You are here:
FATTY ACID STABLE ISOTOPE INDICATORS OF MICROBIAL CARBON SOURCE IN TROPICAL SOILS
Burke Jr., R A. AND M Molina. FATTY ACID STABLE ISOTOPE INDICATORS OF MICROBIAL CARBON SOURCE IN TROPICAL SOILS. Presented at Soil Science Society of America Annual Meeting, Denver, CO, November 2-6, 2003.
The overall objective of this task is to develop quantitative relationships for assessing the vulnerability of aquatic resources to global change. The task will contribute experimental and modeling tools for assessments of the interactions of global climate and UV changes with coral reefs and selected watersheds and estuaries in the U.S. These activities are contributing primarily to two APGs in the ecosystems component of the Global Change Research Multiyear Plan: the 2006 APG (APG 3) on building the capacity to assess global change impacts on coastal aquatic ecosystems, including coral reefs and estuaries and the 2004 APG (APG 2) on building capacity to assess and respond to global change impacts on selected watersheds. One major task objective is to assess interactions of global warming and UV exposure that are contributing to the observed coral bleaching and disease. Our lab is working with scientists at the NHEERL Gulf Ecology Lab to characterize UV exposure and effects at several coral reef sites. Other research in this task is examining the interactions between UV-induced breakdown of refractory organic matter in estuaries and coastal areas that enhance UV penetration into the water and concurrently form biologically-labile nitrogen-, phosphorus- and carbon-containing substances that stimulate productivity and microbial activity. This task also involves research in central Brazil that is part of the Large Scale Biosphere Atmosphere Experiment (LBA). The objectives of this project are to assess the impacts of land use and climatic changes on soil nutrient cycles and microbiota, trace gas exchange and water quality in the Brazilian cerrado. This work involves a close collaboration between EPA and a group of scientists from the Department of Ecology, University of Brasilia, Brazil. Other objectives of this task are to assess the interactions of land use and climate changes with the ecological functioning of streams in watersheds of the Piedmont region of the southestern U.S.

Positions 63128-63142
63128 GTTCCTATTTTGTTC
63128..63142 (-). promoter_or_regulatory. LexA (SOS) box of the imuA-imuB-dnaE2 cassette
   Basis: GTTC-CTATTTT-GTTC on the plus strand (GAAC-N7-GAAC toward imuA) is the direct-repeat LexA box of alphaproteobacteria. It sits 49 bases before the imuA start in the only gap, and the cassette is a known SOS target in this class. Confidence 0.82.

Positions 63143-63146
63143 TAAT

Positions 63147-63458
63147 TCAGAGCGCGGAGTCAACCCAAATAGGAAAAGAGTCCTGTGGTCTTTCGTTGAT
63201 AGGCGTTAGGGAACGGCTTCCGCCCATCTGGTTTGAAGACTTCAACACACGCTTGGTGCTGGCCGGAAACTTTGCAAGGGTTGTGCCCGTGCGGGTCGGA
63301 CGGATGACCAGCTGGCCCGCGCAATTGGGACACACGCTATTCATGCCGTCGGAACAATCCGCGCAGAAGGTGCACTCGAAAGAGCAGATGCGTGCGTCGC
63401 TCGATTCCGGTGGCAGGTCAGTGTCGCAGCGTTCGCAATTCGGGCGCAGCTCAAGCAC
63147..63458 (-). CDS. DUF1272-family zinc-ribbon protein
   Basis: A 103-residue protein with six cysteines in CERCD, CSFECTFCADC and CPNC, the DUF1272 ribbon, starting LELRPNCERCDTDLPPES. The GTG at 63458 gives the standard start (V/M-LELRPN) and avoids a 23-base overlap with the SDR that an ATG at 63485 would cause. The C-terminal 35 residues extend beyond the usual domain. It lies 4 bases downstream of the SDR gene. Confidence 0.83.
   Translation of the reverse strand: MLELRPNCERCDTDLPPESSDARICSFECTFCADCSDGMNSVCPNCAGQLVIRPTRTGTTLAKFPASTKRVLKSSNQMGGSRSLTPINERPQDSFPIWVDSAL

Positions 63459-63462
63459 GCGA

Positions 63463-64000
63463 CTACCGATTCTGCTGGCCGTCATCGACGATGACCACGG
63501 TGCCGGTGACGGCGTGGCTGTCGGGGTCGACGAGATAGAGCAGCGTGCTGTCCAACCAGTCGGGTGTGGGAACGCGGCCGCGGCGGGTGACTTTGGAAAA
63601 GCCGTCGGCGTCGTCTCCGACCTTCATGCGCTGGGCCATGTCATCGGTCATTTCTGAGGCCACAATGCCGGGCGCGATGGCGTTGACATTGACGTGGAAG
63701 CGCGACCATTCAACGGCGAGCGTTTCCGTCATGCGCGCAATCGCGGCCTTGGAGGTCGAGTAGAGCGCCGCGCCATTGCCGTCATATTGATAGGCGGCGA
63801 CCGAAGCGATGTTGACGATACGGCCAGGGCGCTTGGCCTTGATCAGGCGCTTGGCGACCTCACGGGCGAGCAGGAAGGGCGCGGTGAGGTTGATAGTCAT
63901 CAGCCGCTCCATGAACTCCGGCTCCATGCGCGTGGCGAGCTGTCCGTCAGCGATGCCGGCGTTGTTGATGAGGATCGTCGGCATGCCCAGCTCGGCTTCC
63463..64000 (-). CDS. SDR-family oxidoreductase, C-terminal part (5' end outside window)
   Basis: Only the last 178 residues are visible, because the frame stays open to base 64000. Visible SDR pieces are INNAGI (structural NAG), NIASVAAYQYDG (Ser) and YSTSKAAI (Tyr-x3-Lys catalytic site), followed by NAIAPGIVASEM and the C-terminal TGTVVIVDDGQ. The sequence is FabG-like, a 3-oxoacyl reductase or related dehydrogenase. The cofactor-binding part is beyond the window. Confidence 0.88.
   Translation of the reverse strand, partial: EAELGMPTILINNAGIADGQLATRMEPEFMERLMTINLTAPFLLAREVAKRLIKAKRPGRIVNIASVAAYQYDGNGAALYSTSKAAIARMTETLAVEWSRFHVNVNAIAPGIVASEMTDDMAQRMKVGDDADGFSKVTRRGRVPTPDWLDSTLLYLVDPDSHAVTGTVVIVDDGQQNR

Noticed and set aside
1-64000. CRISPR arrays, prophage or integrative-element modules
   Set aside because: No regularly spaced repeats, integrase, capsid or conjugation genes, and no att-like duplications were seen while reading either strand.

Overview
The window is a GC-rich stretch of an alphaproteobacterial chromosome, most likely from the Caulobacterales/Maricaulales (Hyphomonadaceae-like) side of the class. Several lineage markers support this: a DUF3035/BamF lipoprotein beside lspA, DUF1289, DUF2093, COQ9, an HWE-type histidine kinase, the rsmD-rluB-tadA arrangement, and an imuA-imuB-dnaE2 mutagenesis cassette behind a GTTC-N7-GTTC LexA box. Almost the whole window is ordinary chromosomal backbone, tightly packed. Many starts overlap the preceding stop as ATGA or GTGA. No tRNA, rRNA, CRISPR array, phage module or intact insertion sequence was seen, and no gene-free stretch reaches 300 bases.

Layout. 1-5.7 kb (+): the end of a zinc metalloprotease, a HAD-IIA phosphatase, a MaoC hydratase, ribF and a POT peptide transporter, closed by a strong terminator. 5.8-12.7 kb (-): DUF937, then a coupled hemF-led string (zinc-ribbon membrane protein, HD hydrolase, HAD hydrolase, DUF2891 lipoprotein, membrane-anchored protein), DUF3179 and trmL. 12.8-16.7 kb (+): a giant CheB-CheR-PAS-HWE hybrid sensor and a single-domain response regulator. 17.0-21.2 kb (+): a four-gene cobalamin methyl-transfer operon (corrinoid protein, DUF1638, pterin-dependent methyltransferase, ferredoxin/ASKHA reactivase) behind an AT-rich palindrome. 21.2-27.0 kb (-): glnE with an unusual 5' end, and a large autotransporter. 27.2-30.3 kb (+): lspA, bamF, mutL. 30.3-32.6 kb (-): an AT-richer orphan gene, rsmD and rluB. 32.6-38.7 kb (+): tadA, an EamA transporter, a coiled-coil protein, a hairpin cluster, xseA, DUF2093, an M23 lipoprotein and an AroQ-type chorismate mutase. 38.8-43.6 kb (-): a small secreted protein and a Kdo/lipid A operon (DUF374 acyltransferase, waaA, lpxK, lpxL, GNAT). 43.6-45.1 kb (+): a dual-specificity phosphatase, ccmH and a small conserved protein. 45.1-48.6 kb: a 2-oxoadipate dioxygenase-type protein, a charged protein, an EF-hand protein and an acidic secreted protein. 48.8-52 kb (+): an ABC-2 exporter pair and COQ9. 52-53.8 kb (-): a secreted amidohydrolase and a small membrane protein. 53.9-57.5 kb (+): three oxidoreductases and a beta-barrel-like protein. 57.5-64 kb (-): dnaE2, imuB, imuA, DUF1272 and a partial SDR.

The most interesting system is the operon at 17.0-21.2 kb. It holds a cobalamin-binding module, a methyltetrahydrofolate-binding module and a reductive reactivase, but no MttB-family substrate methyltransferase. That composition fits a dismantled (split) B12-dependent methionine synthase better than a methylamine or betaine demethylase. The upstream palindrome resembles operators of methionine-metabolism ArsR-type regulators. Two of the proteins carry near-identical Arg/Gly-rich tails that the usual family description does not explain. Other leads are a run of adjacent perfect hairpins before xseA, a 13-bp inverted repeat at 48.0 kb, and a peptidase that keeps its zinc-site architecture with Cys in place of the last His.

The soil microbial community plays an important role in tropical ecosystem functioning because of its importance in the soil organic matter (SOM) cycle. We have measured the stable carbon isotopic ratio (delta13C) of individual phospholipid fatty acids (PLFAs) in a variety of tropical ecosystems that have undergone land use change. In each case the native vegetation, which used the C3 photosynthetic pathway, was replaced with plants that use the C4 photosynthetic pathway (i.e.,sugar cane or pasture grass). Our results imply that delta13C of PLFAs are effective indicators of microbial substrate delta13C in aerobic soils. We further suggest that PLFA delta13C measurements applied to soil chronosequences can be useful indicators of the continued contribution of C3-derived SOM to ecosystem function under the new land use. Our results indicate that the turnover time of C3-derived organic matter varies from about one year to about 50 years in the tropical ecosystems that we have studied.
Record Details:Record Type: DOCUMENT (PRESENTATION/ABSTRACT)
Organization:U.S. ENVIRONMENTAL PROTECTION AGENCY
OFFICE OF RESEARCH AND DEVELOPMENT
NATIONAL EXPOSURE RESEARCH LABORATORY
ECOSYSTEMS RESEARCH DIVISION
ECOSYSTEMS ASSESSMENT BRANCH